Lucky Shot

Satellite catches pyroclastic flow in motion

10:27am, June 4, 2008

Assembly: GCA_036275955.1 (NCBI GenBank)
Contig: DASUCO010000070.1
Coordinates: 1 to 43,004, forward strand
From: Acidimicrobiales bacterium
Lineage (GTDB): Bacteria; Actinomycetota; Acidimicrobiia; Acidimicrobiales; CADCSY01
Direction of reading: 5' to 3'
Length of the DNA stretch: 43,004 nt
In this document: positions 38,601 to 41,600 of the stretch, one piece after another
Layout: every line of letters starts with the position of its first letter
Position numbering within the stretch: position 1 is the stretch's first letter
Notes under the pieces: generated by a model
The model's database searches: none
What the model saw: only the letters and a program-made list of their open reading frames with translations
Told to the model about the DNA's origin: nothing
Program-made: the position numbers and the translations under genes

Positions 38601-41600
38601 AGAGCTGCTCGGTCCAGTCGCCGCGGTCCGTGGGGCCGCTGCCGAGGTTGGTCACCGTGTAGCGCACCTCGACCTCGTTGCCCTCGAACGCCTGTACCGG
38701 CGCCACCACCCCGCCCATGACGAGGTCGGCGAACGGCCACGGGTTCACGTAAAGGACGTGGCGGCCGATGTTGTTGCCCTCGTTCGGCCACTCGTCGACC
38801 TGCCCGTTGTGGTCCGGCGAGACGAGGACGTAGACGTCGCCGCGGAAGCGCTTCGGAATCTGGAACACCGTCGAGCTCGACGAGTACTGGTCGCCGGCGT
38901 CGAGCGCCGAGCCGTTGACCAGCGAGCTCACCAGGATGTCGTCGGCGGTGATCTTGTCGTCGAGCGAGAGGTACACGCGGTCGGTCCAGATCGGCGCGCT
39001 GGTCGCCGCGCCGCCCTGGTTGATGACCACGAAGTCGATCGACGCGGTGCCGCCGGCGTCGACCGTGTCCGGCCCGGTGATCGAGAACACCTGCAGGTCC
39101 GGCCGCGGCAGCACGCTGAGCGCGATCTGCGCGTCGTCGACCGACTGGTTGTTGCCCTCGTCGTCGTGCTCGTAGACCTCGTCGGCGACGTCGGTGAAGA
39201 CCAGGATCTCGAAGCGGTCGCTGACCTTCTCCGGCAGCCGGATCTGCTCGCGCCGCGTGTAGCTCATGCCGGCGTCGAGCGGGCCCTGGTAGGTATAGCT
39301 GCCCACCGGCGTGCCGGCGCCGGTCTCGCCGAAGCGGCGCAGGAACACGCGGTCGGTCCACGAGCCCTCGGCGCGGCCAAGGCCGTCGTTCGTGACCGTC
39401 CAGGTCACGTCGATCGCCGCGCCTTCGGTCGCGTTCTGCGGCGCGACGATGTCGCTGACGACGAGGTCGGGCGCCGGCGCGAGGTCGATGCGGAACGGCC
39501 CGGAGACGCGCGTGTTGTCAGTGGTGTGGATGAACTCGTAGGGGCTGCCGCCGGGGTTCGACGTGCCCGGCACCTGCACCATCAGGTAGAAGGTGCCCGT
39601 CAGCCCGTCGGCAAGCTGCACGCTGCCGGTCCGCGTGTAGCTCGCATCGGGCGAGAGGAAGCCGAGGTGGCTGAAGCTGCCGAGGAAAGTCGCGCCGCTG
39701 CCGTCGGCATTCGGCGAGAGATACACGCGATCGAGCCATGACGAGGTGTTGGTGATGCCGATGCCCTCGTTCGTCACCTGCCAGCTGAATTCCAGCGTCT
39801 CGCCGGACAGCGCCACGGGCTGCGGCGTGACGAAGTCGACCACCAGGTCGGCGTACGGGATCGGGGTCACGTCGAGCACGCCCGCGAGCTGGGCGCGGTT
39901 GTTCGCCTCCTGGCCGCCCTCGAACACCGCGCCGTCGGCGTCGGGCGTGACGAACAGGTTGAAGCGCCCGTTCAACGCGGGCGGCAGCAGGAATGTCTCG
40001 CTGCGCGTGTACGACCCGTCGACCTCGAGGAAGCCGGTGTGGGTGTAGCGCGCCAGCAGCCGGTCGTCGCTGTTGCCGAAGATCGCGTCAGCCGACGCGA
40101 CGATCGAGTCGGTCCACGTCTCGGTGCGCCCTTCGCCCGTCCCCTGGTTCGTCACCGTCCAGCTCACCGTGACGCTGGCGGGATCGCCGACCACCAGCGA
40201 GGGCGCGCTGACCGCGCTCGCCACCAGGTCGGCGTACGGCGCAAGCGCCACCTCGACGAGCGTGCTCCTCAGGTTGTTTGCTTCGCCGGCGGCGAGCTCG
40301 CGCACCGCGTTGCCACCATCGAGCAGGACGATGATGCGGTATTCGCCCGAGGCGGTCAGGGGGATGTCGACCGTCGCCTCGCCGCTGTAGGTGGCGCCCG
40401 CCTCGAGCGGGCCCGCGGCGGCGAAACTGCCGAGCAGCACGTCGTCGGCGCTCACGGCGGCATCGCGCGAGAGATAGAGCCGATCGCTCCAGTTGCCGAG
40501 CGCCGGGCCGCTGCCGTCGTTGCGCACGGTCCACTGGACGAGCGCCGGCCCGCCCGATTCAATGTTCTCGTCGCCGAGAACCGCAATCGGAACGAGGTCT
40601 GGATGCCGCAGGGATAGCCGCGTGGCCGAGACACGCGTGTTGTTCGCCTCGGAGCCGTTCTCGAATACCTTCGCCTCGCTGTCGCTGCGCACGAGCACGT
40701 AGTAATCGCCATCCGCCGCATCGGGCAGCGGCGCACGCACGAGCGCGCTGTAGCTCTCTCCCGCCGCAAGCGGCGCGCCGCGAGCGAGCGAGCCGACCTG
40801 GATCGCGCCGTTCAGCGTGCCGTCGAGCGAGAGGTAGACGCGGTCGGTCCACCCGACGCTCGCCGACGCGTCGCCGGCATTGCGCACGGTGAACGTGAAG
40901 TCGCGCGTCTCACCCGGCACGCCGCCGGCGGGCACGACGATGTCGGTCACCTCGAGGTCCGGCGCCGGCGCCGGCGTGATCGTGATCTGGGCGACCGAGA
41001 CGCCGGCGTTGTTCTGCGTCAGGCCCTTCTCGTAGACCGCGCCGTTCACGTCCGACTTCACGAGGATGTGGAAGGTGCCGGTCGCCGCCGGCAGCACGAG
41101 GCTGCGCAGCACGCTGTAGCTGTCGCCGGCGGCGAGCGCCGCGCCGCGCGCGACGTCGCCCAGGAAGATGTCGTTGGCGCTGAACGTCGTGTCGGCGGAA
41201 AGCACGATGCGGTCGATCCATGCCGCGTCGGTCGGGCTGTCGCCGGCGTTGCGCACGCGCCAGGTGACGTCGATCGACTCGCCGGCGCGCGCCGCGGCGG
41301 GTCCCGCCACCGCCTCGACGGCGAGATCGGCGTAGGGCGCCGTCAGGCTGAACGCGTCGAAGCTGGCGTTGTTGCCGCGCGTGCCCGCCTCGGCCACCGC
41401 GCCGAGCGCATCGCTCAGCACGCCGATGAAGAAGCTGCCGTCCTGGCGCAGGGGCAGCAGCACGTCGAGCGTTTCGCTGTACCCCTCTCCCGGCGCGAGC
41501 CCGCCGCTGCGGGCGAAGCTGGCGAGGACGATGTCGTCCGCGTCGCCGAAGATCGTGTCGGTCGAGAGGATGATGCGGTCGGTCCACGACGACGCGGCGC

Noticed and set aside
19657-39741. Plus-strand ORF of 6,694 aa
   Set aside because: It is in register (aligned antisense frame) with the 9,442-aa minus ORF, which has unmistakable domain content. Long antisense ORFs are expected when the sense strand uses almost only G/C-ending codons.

An image of a pyroclastic flow, one of the quickest and deadliest phenomena related to volcanic eruptions, has finally been caught by a satellite. These ground-hugging avalanches of hot ash and rocks can sweep down a volcano’s slopes at more than 100 kilometers per hour. They last no more than a few minutes, says Avijit Gupta, a geomorphologist at the University of Leeds in England. Luckily, he notes, the ground-gazing IKONOS satellite was passing over Indonesia’s MountMerapi while it was erupting on June 16, 2006. Although scientists previously have tried to detect pyroclastic flows in satellite images, “normally the ash cloud over the volcano blocks the view,” he says. In this instance, strong winds blew

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